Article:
The Open Major Sixth

We're identifying the strings now by their note name and string number, so for example, the D string, which is the 4th string, is D4.

So in the method for tuning equal temperament by listening to beats, we are listening to the fast-beating open string intervals. These are the major sixth D4 - B2, and the major third G3 - B2.

Most guitarists are probably at least subliminally aware of the beating in these intervals. But even if fully aware of the beating most guitarists probably don't have the confidence to use them as the basis of tuning. But that's precisely what we're doing here.

Of course, to do it, you first have to be confident about what you're listening to. So let's start with that first interval in the method given in the book, the open major sixth D4 - B2. We’re using a nylon-strung classical guitar here, which is probably the most difficult type for hearing these beats, due to the gentle nature of its tone. If you listen to these examples, this should transfer across nicely to any type of guitar.

So here's the open interval:
To be very clear about listening to the beating, we have to listen at the right pitch. The pitch to listen for, if you want to hear it on your guitar, is the same as the harmonic over the 7th fret of the B-string. Here it is, from the example above, now enhanced:
You're listening for this beat, at this pitch, in the open string interval. If you didn't hear it the first time, go back to the open interval and listen again, at this pitch. It's not as loud as in the enhanced recording, and of course in the open string recording the rest of the sound is there, which is supressed in the ehhanced recording, but it's clearly there, in the open string interval.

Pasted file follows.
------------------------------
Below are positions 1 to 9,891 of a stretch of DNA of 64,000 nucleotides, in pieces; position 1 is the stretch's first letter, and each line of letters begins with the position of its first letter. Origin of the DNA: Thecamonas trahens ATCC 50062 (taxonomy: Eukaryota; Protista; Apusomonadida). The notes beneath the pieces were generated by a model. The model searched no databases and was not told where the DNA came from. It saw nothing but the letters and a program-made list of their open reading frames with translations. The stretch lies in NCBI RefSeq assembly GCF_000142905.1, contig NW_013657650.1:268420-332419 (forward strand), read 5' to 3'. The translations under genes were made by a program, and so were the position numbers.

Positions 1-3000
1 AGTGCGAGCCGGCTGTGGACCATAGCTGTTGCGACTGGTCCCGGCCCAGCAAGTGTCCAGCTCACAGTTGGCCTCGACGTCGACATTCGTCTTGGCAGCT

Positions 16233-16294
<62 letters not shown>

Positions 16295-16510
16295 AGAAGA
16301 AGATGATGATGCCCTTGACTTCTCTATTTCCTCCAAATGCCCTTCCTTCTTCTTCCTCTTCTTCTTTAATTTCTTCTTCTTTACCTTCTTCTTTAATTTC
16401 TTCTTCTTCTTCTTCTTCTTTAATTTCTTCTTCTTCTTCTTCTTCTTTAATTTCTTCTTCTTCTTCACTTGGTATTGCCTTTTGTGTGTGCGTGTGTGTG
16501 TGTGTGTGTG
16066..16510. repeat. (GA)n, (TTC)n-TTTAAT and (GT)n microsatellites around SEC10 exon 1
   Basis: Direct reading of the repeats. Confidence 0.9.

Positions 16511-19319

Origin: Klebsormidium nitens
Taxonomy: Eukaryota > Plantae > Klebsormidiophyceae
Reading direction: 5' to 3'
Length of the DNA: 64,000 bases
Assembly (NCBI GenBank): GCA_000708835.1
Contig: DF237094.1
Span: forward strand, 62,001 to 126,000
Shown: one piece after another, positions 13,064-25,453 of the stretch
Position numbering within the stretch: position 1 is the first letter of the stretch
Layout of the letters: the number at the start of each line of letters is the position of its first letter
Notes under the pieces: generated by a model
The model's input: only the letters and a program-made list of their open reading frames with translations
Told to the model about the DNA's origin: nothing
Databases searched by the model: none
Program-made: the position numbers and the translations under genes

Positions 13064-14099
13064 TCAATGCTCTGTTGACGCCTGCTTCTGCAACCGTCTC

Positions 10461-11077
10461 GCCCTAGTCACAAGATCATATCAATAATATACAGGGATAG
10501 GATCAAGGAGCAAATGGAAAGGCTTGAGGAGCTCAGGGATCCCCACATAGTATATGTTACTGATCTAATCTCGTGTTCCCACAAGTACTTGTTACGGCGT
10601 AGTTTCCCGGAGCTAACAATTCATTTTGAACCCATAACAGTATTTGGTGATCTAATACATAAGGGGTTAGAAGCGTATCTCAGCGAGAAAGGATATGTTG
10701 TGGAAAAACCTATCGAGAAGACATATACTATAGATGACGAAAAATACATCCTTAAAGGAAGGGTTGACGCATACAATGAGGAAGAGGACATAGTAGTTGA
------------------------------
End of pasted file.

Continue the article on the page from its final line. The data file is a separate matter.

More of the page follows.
Another way to train your ear is to listen to the interval, and then listen to it with the beating electronically removed, and then then listen to the interval again. And so on. That way, you can learn to hear the difference, and hear the beating:
The major sixth:
The major sixth with the beating electronically removed:
And just to be sure, here's what you are listening for:
Remember it's quiter in the actual open-string sixth!

When you're hearing the beating at the right pitch, and your attention is really focussed there, then you'll actually hear the open sixth as a B minor chord, first inversion. Because that beating harmonic is an F-sharp.

Now try it on your own guitar. To match the recordings your guitar will have to be tuned at A440 Hz pitch (standard pitch).

You might also want to try raising or lowering the tension on the B string, which changes the beat rate. If your guitar is roughly in tune, then lowering the tension will slow down the beat rate. Increasing it, will speed up the beat.

The beat rate in the examples above is about right for this interval. Remember, the theoretical rate is 6.5 beats per second. But when tuning your guitar, it's going to be also depending, remember, on that octave D4 - D (B-string 3rd fret). You have to account for any stopping sharp on that fret, on the B string.

This website may use cookies to improve your experience